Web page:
This is something I’ve been meaning to do for a while now. Every month, from now on, there will be a typeface of the month. They’ll be chosen by me because either I like them, they’re new, they’re classics or I hate them. Should be fun. So, first up is quite possibly my favourite serif typeface: Mrs Eaves, designed by Zuzana Licko for the Emigr? Type Foundry.

Mrs Eaves is a revival typeface, a recreation of a classic, in this case Baskerville. Baskerville is a great typeface, although criticised, like a lot of serif faces designed at that time, for being too sterile - too hard. this, I feel, was a reaction to the poor printing processes and paper of the time. Times Roman (not ‘New Roman’) for example has hard serifs to allow for bleed onto poor qulity paper, therefore softening the serifs. Baskerville is no different in this respect. So, when Zuzana Licko set out to create a typeface inspired by Baskerville her main objective was to create a softer, more open typeface.

An aspect of Baskerville’s type that I intended to retain is that of overall openness and lightness. To achieve this while reducing contrast, I have given the lower case characters a wider proportion. In order to avoid increasing the set-width, I reduced the x-height, relative to the cap-height. Consequently, Mrs Eaves has the appearance of setting about one point size smaller than the average typeface in lower case text sizes.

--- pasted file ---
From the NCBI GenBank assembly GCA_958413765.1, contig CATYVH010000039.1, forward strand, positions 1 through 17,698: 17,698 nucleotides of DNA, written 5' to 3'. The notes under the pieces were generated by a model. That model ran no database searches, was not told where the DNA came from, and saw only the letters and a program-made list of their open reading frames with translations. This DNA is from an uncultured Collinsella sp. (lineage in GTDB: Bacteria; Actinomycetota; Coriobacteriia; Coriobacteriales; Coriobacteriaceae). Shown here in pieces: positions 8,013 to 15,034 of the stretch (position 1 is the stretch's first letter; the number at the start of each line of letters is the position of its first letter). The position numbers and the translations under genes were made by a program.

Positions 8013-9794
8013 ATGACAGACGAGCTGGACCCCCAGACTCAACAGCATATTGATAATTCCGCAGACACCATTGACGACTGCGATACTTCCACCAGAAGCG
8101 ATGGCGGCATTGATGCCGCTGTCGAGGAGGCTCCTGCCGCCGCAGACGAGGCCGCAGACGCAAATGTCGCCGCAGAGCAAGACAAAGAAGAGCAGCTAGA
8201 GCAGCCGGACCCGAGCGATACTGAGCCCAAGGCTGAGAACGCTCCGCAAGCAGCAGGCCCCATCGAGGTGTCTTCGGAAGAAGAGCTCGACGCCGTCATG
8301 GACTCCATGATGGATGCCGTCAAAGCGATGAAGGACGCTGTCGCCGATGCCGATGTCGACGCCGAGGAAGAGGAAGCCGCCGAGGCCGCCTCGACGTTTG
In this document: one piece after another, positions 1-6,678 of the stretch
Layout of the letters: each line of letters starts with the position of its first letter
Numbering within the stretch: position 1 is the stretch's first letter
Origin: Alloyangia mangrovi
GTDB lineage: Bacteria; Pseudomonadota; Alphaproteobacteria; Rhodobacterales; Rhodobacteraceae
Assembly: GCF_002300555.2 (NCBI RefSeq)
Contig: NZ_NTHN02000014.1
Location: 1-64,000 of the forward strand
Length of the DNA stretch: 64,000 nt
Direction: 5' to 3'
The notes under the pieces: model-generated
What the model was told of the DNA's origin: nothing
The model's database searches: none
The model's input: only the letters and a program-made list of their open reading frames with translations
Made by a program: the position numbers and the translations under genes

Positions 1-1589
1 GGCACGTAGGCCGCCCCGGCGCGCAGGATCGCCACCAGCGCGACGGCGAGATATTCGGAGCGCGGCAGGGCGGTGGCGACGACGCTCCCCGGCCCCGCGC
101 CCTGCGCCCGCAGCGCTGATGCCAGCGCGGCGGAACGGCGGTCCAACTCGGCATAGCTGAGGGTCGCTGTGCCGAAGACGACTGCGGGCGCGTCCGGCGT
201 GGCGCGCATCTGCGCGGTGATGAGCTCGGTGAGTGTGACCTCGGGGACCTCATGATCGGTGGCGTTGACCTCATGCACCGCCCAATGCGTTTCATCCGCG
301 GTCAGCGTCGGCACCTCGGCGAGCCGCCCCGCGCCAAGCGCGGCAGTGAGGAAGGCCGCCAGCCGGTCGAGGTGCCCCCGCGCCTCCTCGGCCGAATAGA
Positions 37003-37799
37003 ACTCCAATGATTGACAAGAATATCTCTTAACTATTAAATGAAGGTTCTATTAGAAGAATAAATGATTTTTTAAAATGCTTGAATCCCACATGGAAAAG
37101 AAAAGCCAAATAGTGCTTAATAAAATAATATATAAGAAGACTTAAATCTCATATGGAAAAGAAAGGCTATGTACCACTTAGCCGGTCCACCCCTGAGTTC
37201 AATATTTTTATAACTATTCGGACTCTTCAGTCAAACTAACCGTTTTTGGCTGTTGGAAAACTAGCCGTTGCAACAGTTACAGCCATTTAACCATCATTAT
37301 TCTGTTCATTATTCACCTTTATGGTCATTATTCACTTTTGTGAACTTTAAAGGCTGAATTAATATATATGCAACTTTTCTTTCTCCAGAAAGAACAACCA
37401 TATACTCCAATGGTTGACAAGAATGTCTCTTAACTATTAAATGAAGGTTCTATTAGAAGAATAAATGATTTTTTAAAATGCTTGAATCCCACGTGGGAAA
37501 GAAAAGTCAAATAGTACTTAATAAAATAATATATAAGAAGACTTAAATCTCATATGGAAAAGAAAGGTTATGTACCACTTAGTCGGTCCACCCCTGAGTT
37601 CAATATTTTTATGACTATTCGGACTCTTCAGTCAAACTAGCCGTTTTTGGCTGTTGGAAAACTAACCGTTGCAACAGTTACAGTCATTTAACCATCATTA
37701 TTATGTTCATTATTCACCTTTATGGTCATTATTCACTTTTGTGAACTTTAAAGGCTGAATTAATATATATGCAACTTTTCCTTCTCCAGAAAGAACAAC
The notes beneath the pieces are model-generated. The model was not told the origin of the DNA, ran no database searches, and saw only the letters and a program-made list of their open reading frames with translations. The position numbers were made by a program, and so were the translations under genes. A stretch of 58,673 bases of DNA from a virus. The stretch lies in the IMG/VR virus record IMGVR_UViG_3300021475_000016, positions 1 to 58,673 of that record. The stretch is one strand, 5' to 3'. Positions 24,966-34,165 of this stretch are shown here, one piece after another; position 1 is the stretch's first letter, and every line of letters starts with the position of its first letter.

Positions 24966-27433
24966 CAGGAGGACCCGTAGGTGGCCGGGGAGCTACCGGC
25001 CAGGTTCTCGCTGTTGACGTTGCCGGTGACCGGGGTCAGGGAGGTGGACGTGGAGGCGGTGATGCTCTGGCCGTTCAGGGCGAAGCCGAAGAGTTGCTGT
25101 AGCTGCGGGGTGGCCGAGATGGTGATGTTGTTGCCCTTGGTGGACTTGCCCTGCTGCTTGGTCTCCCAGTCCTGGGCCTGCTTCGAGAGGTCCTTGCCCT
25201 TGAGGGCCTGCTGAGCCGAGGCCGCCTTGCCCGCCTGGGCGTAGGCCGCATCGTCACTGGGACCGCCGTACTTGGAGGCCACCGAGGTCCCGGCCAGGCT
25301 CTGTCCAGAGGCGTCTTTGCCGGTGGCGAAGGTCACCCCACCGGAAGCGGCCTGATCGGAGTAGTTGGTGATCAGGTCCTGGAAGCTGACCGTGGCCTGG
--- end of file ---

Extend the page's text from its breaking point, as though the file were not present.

I think she achieved this and to my eye, a more feminine looking typeface (maybe I’m being influenced by the name there?). Mrs Eaves, when set in a large amount of body copy, is incredibly legible but, when compared to similar typefaces such as Caslon or Garamond, there is a feeling of lightness to the page, rather than the heavy appearance of the aforementioned typefaces.

Ligatures? Oh yes!

What makes Mrs Eaves stand head and shoulders above the rest is the Ligature Set available.

Mrs Eaves ligatures look superb when set at small or large sizes, either as body copy or headlines. they really add something very distinctive. Unfortunately, Mrs Eaves suffered the same fate in the late 1990’s as Template Gothic did in the early 1990’s - chronic, and often inappropriate, overuse. Shame really. I never stopped using it though - I even used it for my wedding invitations!

So, there we have it. A classic revival with some lovely ligatures. 8 out of 10.